ShareThis Page
News

Hill District teen held for trial in assault-rifle murder of Wilkinsburg man

| Tuesday, Jan. 11, 2005, 12:00 p.m.

Fingerprints found on a cell phone and inside a white Ford Bronco were enough Monday to send a Hill District teenager to court for a fatal shooting last month in Homewood.

"It is by the slimmest of margins," Coroner's Solicitor Timothy Uhrich said in ordering the trial for Hayden Marshall, 18, of the Hill District in the slaying Dec. 5 of Anthony Reeves, 23, of Wilkinsburg, outside a Hamilton Avenue after-hours club.

Pittsburgh police testified they chased the Bronco from Hamilton Avenue through the East End and into Wilkinsburg, but none of the officers could identify Marshall as the driver. Neither could Maurice Budd, 21, who was injured in the barrage of two dozen bullets that killed his friend Reeves.

But police said they found Marshall's fingerprint on the driver's side door of the Bronco, which was abandoned a block away from the suspect's mother's home. Police also found Marshall's thumbprint on a cell phone discovered inside a discarded jacket in the vehicle.

Police also said they found a "banana clip" magazine used to feed bullets into an assault rifle in the Bronco. Bullets from the magazine matched shell casings found at the murder scene, but the gun was never found.

"You have to look at it in the totality of the evidence," Assistant District Attorney Bruce Beemer said when Uhrich suggested the prosecution was making a "huge leap" in connecting Marshall to the crime.

Police gave no motive for the shooting.

TribLIVE commenting policy

You are solely responsible for your comments and by using TribLive.com you agree to our Terms of Service.

We moderate comments. Our goal is to provide substantive commentary for a general readership. By screening submissions, we provide a space where readers can share intelligent and informed commentary that enhances the quality of our news and information.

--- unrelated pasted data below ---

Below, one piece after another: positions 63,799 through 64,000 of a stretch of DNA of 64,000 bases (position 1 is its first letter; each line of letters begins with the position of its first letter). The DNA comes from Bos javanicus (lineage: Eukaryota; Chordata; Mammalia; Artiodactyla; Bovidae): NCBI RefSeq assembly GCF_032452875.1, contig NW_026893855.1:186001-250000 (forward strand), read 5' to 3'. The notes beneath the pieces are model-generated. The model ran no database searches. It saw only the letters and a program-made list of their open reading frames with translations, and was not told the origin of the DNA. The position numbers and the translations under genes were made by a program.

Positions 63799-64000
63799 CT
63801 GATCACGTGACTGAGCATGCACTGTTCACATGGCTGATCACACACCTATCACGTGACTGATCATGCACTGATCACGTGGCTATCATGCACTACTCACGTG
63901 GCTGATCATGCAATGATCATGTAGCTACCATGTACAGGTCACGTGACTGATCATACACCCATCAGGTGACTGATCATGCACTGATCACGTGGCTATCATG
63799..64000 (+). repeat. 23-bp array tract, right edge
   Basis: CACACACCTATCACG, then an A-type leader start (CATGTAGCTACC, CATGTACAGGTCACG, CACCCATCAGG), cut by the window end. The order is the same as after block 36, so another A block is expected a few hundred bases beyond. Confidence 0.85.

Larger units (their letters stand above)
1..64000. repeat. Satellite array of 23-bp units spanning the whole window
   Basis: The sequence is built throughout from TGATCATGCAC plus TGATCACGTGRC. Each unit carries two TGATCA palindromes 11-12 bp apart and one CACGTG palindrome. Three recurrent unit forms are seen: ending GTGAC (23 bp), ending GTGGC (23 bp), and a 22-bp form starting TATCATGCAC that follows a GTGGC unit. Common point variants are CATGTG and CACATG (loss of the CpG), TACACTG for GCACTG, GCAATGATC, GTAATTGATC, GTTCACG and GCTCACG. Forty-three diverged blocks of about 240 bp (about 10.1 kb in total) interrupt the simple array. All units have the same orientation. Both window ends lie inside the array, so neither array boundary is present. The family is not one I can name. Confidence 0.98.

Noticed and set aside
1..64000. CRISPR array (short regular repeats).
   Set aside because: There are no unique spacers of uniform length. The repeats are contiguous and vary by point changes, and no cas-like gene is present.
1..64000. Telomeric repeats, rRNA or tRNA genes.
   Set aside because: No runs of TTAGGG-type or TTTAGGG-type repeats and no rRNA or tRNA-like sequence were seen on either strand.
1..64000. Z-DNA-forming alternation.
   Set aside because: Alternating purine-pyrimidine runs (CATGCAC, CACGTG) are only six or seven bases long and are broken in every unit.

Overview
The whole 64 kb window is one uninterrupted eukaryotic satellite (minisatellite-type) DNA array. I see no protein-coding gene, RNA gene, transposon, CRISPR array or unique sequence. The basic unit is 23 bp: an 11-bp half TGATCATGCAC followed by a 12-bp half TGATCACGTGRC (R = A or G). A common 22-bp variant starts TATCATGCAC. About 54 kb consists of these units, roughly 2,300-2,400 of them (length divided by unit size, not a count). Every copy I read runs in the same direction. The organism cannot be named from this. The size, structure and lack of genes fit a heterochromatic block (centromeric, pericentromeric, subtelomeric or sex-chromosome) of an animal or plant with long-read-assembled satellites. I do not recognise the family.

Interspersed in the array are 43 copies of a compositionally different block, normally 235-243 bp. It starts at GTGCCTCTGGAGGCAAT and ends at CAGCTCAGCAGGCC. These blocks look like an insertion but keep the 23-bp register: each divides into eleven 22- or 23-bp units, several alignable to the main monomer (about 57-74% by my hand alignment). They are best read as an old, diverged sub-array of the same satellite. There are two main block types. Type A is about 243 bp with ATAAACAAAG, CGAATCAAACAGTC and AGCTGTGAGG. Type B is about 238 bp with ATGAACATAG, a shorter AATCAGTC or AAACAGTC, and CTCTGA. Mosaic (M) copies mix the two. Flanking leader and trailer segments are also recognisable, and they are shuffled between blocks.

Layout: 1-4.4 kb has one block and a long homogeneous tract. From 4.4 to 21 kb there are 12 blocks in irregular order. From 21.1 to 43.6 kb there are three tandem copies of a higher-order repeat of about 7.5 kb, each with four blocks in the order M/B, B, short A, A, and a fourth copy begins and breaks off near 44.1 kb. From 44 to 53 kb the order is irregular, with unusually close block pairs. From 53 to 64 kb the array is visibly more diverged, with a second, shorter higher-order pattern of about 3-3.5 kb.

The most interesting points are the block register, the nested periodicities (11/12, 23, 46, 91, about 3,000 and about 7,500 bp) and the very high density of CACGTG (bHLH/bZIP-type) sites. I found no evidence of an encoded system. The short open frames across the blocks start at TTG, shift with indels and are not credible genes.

While most comments will be posted if they are on-topic and not abusive, moderating decisions are subjective. We will make them as carefully and consistently as we can. Because of the volume of reader comments, we cannot review individual moderation decisions with readers.

We value thoughtful comments representing a range of views that make their point quickly and politely. We make an effort to protect discussions from repeated comments either by the same reader or different readers

We follow the same standards for taste as the daily newspaper. A few things we won't tolerate: personal attacks, obscenity, vulgarity, profanity (including expletives and letters followed by dashes), commercial promotion, impersonations, incoherence, proselytizing and SHOUTING. Don't include URLs to Web sites.

We do not edit comments. They are either approved or deleted. We reserve the right to edit a comment that is quoted or excerpted in an article. In this case, we may fix spelling and punctuation.

We welcome strong opinions and criticism of our work, but we don't want comments to become bogged down with discussions of our policies and we will moderate accordingly.

We appreciate it when readers and people quoted in articles or blog posts point out errors of fact or emphasis and will investigate all assertions. But these suggestions should be sent via e-mail. To avoid distracting other readers, we won't publish comments that suggest a correction. Instead, corrections will be made in a blog post or in an article.

click me